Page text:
W. Earl Brown

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W. Earl Brown
Born William Earl Brown
(1963-09-07) September 7, 1963 (age 51)
Golden Pond, Kentucky, U.S.
Occupation Actor, musician
Years active 1991–present

William Earl Brown (born September 7, 1963) is an American character actor who has appeared in many mainstream film and television projects, more recently in the series American Crime (2015). He is perhaps best known as Dan Dority on the HBO series Deadwood. He is also played Kenny the Cameraman in the 1996 film Scream and Warren in the 1998 film There's Something About Mary. More recently, he voiced and filmed performance capture for the character Bill in Naughty Dog's 2013 survival horror action video game The Last of Us.

Life and career[edit]

Brown was born in Golden Pond, Kentucky. After graduating from Murray State University in 1986, Brown moved to Chicago where he received his MFA from DePaul University Theatre School in 1989.[1][2] After performing in numerous plays, including his breakout performance in Steppenwolf Theatre Company's outreach staging of Arthur Miller's A View from the Bridge, Brown began work in television and film. He appeared in such Chicago productions as Backdraft, The Babe, Excessive Force, Rookie of the Year and others.[3]

In 1993, Brown moved to Los Angeles. He auditioned for, and was cast in Wes Craven's New Nightmare. He also has a minor role in Craven's Vampire in Brooklyn which led to the hit, Scream. Two years later, Brown played the role of Warren in the comedy film, There's Something About Mary. Other past films credits include Being John Malkovich, Vanilla Sky, Dancing at the Blue Iguana, The Alamo, and The Big White. In 2009, Brown wrote and produced the Samuel Goldwyn Co./Sony release Bloodworth. Among Brown's more recent film credits are the Oscar-nominated films The Master and The Sessions and 2013's The Lone Ranger and Brother's Keeper, and 2014's Wild.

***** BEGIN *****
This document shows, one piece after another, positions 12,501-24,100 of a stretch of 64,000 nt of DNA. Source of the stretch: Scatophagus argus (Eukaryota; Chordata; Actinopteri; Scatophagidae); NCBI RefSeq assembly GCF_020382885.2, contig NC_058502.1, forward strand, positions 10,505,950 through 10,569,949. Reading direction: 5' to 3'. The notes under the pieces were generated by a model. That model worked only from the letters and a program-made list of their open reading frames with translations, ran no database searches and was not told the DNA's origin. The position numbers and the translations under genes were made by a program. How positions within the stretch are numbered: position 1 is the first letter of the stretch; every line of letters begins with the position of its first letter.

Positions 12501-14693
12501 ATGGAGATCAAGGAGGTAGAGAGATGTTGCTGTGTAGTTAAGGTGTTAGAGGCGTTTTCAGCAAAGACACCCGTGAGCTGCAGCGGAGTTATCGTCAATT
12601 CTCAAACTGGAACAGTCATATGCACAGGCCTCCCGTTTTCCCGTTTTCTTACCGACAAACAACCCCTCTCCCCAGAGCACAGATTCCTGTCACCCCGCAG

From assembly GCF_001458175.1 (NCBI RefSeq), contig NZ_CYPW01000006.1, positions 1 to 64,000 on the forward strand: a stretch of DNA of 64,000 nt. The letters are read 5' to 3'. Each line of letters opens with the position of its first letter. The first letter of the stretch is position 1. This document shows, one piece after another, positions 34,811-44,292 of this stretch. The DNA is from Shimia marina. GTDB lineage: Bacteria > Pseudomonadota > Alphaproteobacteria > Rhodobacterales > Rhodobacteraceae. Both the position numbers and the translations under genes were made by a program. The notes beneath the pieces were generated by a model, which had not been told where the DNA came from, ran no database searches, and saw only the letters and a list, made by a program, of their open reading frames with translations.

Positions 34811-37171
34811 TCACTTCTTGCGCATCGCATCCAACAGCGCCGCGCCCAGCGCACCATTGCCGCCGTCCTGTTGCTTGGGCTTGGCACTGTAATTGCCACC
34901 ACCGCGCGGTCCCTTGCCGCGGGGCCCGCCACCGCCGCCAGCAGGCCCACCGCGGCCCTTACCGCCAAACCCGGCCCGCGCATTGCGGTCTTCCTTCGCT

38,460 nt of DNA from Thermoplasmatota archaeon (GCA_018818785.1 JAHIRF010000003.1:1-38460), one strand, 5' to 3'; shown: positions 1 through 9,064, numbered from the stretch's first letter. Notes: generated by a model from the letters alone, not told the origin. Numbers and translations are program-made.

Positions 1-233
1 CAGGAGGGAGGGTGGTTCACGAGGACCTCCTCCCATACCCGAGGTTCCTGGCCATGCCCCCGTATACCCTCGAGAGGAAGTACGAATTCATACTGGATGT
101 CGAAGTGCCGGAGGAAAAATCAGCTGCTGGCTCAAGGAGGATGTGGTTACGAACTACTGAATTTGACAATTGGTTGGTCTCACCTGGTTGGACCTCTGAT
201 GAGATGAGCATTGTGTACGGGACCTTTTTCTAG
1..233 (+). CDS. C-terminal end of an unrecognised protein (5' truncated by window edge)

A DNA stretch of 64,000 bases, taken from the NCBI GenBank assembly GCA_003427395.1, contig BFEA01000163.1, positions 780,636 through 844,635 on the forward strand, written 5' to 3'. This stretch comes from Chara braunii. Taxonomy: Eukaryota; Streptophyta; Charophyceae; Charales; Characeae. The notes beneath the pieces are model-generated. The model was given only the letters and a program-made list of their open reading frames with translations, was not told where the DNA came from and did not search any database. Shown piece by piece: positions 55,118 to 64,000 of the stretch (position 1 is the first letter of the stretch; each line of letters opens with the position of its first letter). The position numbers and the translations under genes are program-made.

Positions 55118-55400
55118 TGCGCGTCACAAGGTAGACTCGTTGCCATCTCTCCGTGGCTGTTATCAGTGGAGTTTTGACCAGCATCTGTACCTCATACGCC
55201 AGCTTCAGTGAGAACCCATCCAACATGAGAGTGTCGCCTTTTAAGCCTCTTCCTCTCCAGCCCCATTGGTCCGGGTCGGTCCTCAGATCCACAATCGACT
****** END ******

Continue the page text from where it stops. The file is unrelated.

On television, Brown is best known for his portrayal of Dan Dority in HBO's Deadwood. During the show's second season, he was invited to join the show's writing staff by its creator, David Milch. In 2007, Brown earned a WGA nomination for writing on a drama series and a SAG nomination for best drama ensemble acting. Over the years, his numerous guest star roles on television include: Bates Motel, Rectify, Luck, American Horror Story, Justified, Six Feet Under, NYPD Blue, X-Files, The Mentalist, CSI, Ellen, Seinfeld and others. Among the many TV movies he has been involved with was the starring role in VH1's Meatloaf: To Hell and Back.

In addition to his television and film work, Brown performed the motion capture and voiceover work for Naughty Dog's acclaimed video game, The Last of Us. He also writes and records with the Los Angeles band Sacred Cowboys, who performed around the Southwest U.S. steadily from 2005 to 2009, including having been on the bill for Stagecoach 2009, Southern California's premiere country music festival.




Video games[edit]


  1. ^ "Department of Theatre". Murray State University. Retrieved December 25, 2013. 
  2. ^ "From DePaul to "Deadwood": The Scene Stealing Characters of W. Earl Brown". May 30, 2013. Retrieved December 25, 2013. 
  3. ^ Sean O'Neal (January 6, 2011). "W. Earl Brown". The A.V. Club. Retrieved December 25, 2013. 
  4. ^ Fitz-Gerald, Sean (June 6, 2015). "Here's a Description of the True Detective 2 Premiere". Vulture. Retrieved June 12, 2015. 

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